List of Paralympic mascots

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Each Paralympic Games have a mascot, usually an animal native to the area or occasionally human figures representing the cultural heritage. Nowadays, most of the merchandise aimed at young people focuses on the mascots, rather than the Paralympic flag or organization logos.

The unnamed mascots of 1980 Summer Paralympics in Arnhem, The Netherlands are possibly the first Paralympic mascots. But since Komduri in the 1988 Summer Paralympics in Seoul, South Korea, the Paralympic mascots has been associated with its Olympic counterparts.

List of mascots[edit]

Paralympics City Mascot Character Designer Significance Picture
1980 Summer Paralympics Arnhem a pair of squirrels Necky Oprinsen Possibly the first Paralympic mascots when those Games were still called the World Disabled Games.
1988 Summer Paralympics Seoul the "Gomdoori" two Asian black bears The Gomdoori, whose name is derived from the Korean word for “teddy bear”, were the Paralympic mascots for Seoul 1988. While bears are commonly associated with wisdom and courage, the pair is depicted with their legs tied together, symbolising the ability to overcome adversity through co-operation and to encourage mankind to work together peacefully and harmoniously.
1992 Winter Paralympics Tignes-Albertville Alpy a mountain on a mono-ski Vincent Thiebaut Represented the summit of the Grande Motte mountain in Tignes. Colors were white green and blue, to represent nature and the lake.
1992 Summer Paralympics Barcelona Petra a stylized armless girl Javier Mariscal
1994 Winter Paralympics Lillehammer Sondre troll, with an amputation Tor Lindrupsen The name was chosen in a competition and derives from the great skiing pioneer Sondre Nordheim.
1996 Summer Paralympics Atlanta Blaze a colourful phoenix Trevor Irvin The phoenix is the symbol of the city of Atlanta.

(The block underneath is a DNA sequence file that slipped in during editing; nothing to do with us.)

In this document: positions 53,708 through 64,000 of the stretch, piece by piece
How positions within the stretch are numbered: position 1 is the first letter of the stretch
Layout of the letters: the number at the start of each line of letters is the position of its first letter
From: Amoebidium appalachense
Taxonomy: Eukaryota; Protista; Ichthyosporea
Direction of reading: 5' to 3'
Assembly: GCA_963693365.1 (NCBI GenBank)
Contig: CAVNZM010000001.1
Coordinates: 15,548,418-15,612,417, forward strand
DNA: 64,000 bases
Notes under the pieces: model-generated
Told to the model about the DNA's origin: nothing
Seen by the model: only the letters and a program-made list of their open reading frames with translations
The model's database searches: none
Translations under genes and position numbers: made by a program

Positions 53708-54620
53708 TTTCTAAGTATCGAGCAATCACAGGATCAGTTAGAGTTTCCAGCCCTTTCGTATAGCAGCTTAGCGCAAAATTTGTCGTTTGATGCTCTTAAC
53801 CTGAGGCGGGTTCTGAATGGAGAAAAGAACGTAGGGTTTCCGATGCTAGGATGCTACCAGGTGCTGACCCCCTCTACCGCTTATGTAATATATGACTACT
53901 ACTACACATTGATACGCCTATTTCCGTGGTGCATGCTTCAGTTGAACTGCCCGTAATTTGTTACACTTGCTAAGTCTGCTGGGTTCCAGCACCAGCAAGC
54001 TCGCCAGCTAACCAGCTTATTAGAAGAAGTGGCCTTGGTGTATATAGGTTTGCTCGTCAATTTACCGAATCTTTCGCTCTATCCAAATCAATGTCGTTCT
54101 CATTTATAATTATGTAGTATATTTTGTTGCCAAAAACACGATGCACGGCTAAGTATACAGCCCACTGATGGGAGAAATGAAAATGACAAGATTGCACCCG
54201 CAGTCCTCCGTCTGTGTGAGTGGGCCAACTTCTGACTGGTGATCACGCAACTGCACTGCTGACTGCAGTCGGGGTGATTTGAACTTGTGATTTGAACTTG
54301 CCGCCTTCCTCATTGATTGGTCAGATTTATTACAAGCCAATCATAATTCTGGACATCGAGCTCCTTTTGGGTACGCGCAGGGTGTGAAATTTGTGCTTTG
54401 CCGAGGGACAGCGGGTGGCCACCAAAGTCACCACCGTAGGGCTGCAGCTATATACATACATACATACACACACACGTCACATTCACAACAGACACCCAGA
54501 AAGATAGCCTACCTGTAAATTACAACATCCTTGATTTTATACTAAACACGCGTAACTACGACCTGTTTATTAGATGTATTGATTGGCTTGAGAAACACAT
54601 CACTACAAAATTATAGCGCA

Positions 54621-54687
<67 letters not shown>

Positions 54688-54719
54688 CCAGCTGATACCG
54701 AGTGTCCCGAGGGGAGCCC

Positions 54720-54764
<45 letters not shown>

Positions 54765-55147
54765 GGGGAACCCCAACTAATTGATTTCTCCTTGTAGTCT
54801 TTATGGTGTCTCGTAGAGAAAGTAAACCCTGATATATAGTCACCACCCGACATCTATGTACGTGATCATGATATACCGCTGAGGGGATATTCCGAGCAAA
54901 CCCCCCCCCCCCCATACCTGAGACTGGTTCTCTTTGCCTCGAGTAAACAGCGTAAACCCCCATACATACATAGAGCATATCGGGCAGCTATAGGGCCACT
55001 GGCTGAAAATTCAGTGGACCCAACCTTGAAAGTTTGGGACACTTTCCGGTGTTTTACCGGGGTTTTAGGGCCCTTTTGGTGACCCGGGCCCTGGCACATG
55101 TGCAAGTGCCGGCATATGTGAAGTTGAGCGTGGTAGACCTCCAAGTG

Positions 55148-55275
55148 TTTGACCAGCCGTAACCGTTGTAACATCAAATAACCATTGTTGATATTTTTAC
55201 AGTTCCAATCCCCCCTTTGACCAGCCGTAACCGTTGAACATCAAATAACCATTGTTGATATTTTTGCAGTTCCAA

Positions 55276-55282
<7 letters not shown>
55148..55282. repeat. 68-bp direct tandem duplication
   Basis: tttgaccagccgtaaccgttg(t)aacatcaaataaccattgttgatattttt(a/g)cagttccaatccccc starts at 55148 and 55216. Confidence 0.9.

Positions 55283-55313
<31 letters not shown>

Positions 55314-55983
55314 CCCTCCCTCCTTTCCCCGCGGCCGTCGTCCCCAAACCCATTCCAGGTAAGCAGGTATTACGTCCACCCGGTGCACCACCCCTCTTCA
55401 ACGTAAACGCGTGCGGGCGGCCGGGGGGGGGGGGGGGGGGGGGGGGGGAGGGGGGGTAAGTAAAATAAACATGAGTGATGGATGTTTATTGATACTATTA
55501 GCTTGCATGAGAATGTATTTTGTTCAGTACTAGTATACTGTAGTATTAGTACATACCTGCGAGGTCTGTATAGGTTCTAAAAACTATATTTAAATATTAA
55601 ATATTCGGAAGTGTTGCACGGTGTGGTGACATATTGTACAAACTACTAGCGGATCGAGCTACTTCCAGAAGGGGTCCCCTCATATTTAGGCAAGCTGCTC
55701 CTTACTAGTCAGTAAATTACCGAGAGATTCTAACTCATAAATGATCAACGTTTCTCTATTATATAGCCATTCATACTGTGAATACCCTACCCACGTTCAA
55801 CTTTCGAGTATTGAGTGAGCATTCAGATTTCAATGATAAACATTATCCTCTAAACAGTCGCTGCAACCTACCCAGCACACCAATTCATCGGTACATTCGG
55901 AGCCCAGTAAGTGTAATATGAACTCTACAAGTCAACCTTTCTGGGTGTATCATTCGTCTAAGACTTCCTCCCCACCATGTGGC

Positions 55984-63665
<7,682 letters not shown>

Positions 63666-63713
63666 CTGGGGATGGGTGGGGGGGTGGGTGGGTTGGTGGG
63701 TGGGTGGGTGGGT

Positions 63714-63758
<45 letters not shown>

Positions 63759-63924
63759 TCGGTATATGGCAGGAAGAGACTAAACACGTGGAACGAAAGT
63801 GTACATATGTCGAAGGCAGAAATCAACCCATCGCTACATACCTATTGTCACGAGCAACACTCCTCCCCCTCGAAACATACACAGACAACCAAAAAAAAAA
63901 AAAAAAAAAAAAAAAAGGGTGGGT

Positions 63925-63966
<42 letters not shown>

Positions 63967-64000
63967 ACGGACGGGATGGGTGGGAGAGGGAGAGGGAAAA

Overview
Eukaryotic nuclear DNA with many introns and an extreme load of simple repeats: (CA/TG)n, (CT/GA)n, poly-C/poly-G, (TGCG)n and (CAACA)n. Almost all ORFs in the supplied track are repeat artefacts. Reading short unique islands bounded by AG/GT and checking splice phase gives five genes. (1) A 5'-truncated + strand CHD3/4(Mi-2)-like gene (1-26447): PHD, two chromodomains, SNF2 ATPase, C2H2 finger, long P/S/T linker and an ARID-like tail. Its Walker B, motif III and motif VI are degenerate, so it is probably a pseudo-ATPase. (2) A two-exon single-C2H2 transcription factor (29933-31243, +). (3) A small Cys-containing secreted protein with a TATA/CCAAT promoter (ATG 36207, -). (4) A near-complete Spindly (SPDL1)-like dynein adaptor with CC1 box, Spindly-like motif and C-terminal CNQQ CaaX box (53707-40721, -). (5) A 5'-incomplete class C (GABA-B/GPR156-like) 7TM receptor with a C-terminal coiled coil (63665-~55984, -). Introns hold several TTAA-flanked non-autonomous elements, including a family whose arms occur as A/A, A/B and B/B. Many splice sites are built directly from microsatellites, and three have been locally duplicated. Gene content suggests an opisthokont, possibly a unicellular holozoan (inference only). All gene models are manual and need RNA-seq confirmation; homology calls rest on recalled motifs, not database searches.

1998 Winter Paralympics Nagano Parabbit a white rabbit (1 red & 1 green ear)[1]
2000 Summer Paralympics Sydney Lizzie frill-necked lizard Her frill was shaped like the combined islands of Australia and Tasmania
2002 Winter Paralympics Salt Lake City Otto otter The otter was chosen because it embodies vitality and agility; and some ancient Native American tribes considered the otter to be one of the most powerful of all animals.
2004 Summer Paralympics Athens Proteas colourfully-striped seahorse Spyros Gogos Named after the mythologic sea-god or god of rivers and oceanic bodies of water, Proteus From the legend comes the name,after this feature of Proteus comes the adjective protean, with the general meaning of "versatile", "mutable", "capable of assuming many forms". "Protean" has positive connotations of flexibility, versatility and adaptability.
2006 Winter Paralympics Turin Aster humanized snowflake Pedro Albuquerque
2008 Summer Paralympics Beijing Fu Niu LeLe multi-coloured cow Han Meilin City Art Square Mascot1.jpg
2010 Winter Paralympics Vancouver Sumi mythical creature Meomi Design
(a group of
Vicki Wong and
Michael Murphy)
With wings of a Thunderbird, legs of an American black bear, and a hat of a killer whale in an artistic style of Haida people. Part of Canadian legends.
Mukmuk Vancouver Island marmot Not an official mascot, but the designated "sidekick".
2012 Summer Paralympics London Mandeville[2] drop of steel, painted blue by the rainbow Iris[3] Named after the birthplace of the Paralympic Games, Stoke Mandeville Hospital in Buckinghamshire. Mandeville, Globe Theatre.jpg
2014 Winter Paralympics Sochi 2014 Winter Olympic and Paralympic Games mascots ray of light and snowflake Natalia Balashova and Anna Zhilinsky Paralympics 2014 stamp 30 RUB.jpg
2016 Summer Paralympics Rio de Janeiro Tom plant made of all Brazilian plants Birdo[4] Inspired by Brazilian flora. Named after the Brazilian musician Tom Jobim decided by popular vote. Cerimônia de encerramento dos Jogos Paralímpicos Rio 2016 (29776120975) cropped.jpg
2018 Winter Paralympics Pyeongchang Bandabi Asiatic black bear TBA
2020 Summer Paralympics Tokyo TBA TBA TBA
2022 Winter Paralympics Beijing TBA TBA TBA

See also[edit]


  1. ^ Olympic and Soccer Logos and Mascots,
  2. ^ Farquhar, Gordon (19 May 2010). "BBC Sport - London 2012 unveils Games mascots Wenlock & Mandeville". BBC Online. BBC Online. Retrieved 19 May 2010. 
  3. ^ "2012 London Olympics Mascots launched to the World". Retrieved October 22, 2015. 
  4. ^ "Meet the Rio 2016 Olympic and Paralympic Games mascots and help choose their names". Rio 2016. 23 November 2014. Archived from the original on 9 August 2016. Retrieved 30 November 2016. The mascots were created by Birdo Produções, a São Paulo-based design and animation company